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Robert “Mack” Crawford was named a Griffin Circuit Superior Court judge last week despite a blistering eight-page critique of his management of Georgia’s system of public defenders. Criminal defense attorney Stephen Bright wrote the Judicial Nominating Commission trying to block Crawford’s appointment, describing his three years as director of the Georgia Public Defender Standards Council as an “unmitigated disaster.”
The federal government has lost eight of 15 cases in which Guantánamo inmates have said they or witnesses against them were forcibly interrogated. That’s according to a review of 31 published decisions that resolve lawsuits filed by 52 captives who said they’ve been wrongfully detained. U.S. District Judge Colleen Kollar-Kotelly and others rejected government evidence because of interrogation tactics ranging from verbal threats to physical abuse they called torture. More than 50 such lawsuits are still pending, two years after the U.S. Supreme Court gave Guantánamo inmates the green light to challenge their detention in the U.S. District Court for the District of Columbia.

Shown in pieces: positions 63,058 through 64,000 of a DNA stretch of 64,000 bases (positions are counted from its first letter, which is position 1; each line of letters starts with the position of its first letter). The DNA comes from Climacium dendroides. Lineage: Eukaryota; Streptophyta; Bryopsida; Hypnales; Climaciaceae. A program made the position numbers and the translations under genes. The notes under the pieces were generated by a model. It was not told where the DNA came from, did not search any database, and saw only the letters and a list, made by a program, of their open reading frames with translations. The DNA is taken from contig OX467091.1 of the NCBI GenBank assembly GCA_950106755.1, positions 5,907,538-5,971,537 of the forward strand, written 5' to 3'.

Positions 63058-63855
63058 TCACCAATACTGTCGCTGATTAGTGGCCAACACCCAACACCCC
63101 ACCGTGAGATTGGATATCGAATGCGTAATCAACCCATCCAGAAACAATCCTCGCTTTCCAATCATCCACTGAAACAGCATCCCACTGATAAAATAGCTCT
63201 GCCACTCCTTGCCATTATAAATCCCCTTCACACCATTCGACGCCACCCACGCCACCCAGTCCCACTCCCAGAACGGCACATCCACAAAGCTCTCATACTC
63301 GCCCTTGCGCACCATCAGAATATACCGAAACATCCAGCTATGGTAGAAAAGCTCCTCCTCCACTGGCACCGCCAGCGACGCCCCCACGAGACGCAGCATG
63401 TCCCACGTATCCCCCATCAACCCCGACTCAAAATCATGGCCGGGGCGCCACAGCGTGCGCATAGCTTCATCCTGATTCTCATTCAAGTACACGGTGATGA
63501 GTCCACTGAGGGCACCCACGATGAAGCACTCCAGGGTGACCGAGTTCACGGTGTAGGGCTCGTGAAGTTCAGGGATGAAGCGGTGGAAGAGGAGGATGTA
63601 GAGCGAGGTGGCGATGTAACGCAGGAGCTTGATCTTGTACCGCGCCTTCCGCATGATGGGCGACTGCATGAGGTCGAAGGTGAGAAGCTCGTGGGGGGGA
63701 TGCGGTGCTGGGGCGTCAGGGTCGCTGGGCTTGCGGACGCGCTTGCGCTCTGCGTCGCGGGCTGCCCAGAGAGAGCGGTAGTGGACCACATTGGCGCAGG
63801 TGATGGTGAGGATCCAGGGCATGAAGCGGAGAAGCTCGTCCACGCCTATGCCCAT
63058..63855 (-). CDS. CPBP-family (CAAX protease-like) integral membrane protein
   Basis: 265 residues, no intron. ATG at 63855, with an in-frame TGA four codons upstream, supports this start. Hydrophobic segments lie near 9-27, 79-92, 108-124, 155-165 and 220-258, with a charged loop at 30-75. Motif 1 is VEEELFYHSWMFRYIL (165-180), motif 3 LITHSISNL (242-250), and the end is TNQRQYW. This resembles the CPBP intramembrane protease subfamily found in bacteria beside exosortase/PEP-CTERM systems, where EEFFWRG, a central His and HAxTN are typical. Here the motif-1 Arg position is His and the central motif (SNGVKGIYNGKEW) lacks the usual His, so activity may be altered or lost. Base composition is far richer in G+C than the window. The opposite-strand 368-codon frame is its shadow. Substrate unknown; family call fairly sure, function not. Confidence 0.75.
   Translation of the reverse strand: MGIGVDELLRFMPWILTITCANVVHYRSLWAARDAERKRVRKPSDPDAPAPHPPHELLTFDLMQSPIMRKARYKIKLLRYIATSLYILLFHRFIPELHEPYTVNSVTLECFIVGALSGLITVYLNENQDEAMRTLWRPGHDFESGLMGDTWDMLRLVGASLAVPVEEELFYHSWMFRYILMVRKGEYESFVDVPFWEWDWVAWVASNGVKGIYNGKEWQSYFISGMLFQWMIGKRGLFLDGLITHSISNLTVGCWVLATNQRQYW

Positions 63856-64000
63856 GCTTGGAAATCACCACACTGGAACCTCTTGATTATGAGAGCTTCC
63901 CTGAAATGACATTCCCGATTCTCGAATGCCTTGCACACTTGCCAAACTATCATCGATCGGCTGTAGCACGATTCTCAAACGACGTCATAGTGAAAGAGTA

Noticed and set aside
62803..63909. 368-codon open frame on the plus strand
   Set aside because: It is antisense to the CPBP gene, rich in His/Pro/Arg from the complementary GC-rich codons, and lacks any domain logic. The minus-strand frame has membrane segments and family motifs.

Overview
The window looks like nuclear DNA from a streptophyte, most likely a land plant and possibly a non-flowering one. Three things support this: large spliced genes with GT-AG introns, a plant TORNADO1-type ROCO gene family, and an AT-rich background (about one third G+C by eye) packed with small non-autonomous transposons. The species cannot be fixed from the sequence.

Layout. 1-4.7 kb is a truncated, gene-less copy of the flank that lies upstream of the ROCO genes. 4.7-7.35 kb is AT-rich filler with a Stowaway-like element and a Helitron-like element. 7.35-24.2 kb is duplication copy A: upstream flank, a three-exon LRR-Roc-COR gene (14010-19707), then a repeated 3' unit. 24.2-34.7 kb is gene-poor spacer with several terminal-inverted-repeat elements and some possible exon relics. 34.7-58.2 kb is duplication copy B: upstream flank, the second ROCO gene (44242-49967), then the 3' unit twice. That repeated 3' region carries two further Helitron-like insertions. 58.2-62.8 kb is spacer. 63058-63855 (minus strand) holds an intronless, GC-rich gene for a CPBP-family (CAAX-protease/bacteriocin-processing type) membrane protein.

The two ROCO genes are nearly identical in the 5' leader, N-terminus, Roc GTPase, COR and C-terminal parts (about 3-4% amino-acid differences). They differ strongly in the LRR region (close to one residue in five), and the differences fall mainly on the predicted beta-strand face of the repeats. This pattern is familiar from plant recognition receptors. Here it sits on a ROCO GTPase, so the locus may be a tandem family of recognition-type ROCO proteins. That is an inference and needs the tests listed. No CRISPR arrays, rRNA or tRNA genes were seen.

Atlanta graduation rate doesn’t add up ATL to pay slain woman’s family $4.9M Business groups spend thousands bringing legislators to resorts Secretary of State to probe judge candidate’s qualifications
Headlines trumpeted state Inspector General Elizabeth Archer‘s latest findings a few weeks back: “State’s ethics lawyers blasted for outside work.” “State attorneys ran private firm on public time.” “Moonlighting Ethics Commission lawyers violated state policies.” But look closer at Archer’s investigative files, as I did, and you’ll find fairly flimsy evidence behind some of her conclusions. Some “findings” are artfully worded to suggest impropriety without explicitly saying so. Not only that, there’s no sign that her office informed one of the attorneys of a key issue or asked for an explanation.